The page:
That Time of the Year Again

(*) Warning. Contains Irony.

It's that time of the year again. Running season. Every year I write in my blog on my jogging efforts. Yesterday I ran the "Singel loop" in the City of Utrecht ("Singel loop" does not translate as "single loop"! Loop = Run, Singel = a canal surrounding a city), a 10km run.

Last year in my blog I used this run as an example of how measurement can tell you anything you want. Last year:
• I improved my personal record for the 10K (great!)
• ... as no. 570 I came in last anyway (hmmm... not so great)
• ... but the system didn't register the people who gave up and never finished (at least I did!)
• I started front row, and came in last, so I must have seen every single runner (social indicator?)

While running yesterday, I found some other examples in running that help understand the subjectiveness of measurement. (Yes, measurement is far from objective!)

Everything is relative
KPIs are used to express one measure of success against a certain base, like revenue per employee. A great way to fluff up your performance. In my case, if I correct my time of 1 hour 16 minutes (1:16) with my overweight, it compares to running 10k in about 1 hour, which is really not bad! Also, it was hot. Does that count for something, comparing performance to other occassions in better circumstances?

Measurement system
I use the Nike+ system that counts every step and sends the data to my iPod. Distance, speed, etc. is based on the average step-size. I reckon the system has about a 7.5% margin of error. So when my measurement system said I did run 10km, I still had 750 meters to go. According my definition of 10 kilometer, I did that in about 1:11, which is nicely on target of what I usually run. And as long as that is the only system of measurement, it is fine as long as the margin of error is consistent. One measures improvement (or not), even if the basis is wrong. So in a sense I did make my target of 1:11, as it was based on a different system of measurement.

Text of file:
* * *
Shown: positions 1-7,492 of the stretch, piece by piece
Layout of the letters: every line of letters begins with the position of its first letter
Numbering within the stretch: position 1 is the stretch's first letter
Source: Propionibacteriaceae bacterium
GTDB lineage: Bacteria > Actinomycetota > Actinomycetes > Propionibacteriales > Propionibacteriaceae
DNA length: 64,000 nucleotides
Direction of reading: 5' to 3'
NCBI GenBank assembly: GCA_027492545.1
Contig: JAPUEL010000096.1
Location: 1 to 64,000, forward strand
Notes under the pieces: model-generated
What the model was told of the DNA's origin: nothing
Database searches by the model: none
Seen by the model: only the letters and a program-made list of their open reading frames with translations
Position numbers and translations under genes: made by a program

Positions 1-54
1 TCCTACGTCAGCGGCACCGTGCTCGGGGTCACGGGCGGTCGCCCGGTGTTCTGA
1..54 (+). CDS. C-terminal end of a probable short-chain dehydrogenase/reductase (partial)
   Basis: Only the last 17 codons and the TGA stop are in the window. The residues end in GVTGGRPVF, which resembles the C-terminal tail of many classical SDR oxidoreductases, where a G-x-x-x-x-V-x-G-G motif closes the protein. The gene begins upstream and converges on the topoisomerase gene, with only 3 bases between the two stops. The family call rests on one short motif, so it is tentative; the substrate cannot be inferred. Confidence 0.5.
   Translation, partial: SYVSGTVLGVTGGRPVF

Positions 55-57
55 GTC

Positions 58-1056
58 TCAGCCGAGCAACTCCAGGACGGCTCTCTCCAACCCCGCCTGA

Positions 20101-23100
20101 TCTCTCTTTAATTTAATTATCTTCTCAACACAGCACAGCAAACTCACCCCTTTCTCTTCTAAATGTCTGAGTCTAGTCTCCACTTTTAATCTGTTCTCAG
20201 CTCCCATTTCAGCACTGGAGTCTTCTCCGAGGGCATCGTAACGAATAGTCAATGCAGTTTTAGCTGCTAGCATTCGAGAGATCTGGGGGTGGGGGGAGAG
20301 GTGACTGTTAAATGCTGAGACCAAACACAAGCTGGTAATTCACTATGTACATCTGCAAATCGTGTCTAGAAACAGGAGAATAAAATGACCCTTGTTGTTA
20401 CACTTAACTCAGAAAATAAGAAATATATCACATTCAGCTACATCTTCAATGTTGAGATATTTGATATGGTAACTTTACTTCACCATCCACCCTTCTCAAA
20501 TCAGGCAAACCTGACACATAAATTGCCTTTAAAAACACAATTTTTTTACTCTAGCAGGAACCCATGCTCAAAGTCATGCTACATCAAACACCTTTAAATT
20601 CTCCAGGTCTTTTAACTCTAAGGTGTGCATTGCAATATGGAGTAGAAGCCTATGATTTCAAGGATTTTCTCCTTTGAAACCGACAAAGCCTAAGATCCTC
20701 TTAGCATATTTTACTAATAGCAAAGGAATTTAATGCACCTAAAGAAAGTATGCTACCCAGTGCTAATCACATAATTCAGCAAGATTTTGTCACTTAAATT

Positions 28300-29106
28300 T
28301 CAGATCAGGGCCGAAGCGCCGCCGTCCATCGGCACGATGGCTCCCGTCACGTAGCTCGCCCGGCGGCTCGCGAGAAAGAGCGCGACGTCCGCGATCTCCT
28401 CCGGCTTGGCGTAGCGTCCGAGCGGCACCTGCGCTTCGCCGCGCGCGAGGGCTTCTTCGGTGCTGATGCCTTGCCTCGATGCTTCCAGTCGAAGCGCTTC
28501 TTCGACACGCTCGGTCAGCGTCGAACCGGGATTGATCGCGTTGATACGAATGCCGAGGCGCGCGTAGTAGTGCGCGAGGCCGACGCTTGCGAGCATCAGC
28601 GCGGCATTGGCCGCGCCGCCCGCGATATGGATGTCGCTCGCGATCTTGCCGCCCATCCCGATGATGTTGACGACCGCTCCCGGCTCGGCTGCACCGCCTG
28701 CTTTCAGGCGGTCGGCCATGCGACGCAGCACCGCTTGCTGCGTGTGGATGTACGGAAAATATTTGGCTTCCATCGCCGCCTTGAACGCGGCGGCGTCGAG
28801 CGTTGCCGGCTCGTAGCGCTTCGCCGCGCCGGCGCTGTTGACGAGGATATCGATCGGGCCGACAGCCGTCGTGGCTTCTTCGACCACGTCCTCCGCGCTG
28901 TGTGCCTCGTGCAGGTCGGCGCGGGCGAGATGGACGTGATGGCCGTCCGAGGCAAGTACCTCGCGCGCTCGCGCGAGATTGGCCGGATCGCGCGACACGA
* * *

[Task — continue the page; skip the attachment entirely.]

Measurement tells you about the person measuring
Measuring a subject itself already causes a change in behavior of the subject. Also, any measurement system shows the hand of the person measuring. Choice of metrics (objectives), or relative position (from where was something measured). For instance, I measured that in the beginning of the run I was mostly overtaken by men. Later on, I measured I was mostly overtaken by women. What does that tell? That on average men run faster than women. But it also tells you something about me. I don't run terribly fast (in fact, I was amongst the last to finish).

Rhythm helps driving performance
I have been writing many times about how quarterly closings are a completely artificial event, that should not impact discounts, etc. The shoemaker charges the same price for fixing your shoes, whether it is March 31st, or April 1st. However, I have noticed there is something to be said for a periodic pace of business. A rhythm helps. I noticed that one song particularly (Eminem - Lose Yourself) kept me going. The rhythm was perfect, it gave me energy and the beat really drove me forward.

My time this year was worse than last year, when I ran the race in 1:14. Then again, I didn't train that much, as I have spent most evening and weekend hours on writing on my new book. Ironically enough, the book is on dilemmas. So is this a dilemma? Spending time on writing versus time on training? The book actually argues it is important to find the and/and situation. How can you do both at the same time? Being so energized working on the book that I automatically run more as well? Alas, practice turned out to be different. Time truly has proven to be a constraint. Then again, synergy was achieved, I did come up with the content for this blog while running...

Lastly, measurement is about learning, closing the loop. That means this blog is about learning how to learn, which in terms of Argyris and Schoen is called 'double loop' learning. Another reason why "singelloop" doesn't translate as "single loop"...



Ha ha, Frank. Great blog. Both funny and insightful with some valid points. Just one piece of advice. If you truly want to outperform yourself don´t use Eminem´s Lose Yourself. My granny would fall asleep listening to that ... Better to you Slot´s Board. I think it will keep you running... Keep up the good stuff!

Posted by Paul van der Linden on October 25, 2009 at 03:31 AM PDT #

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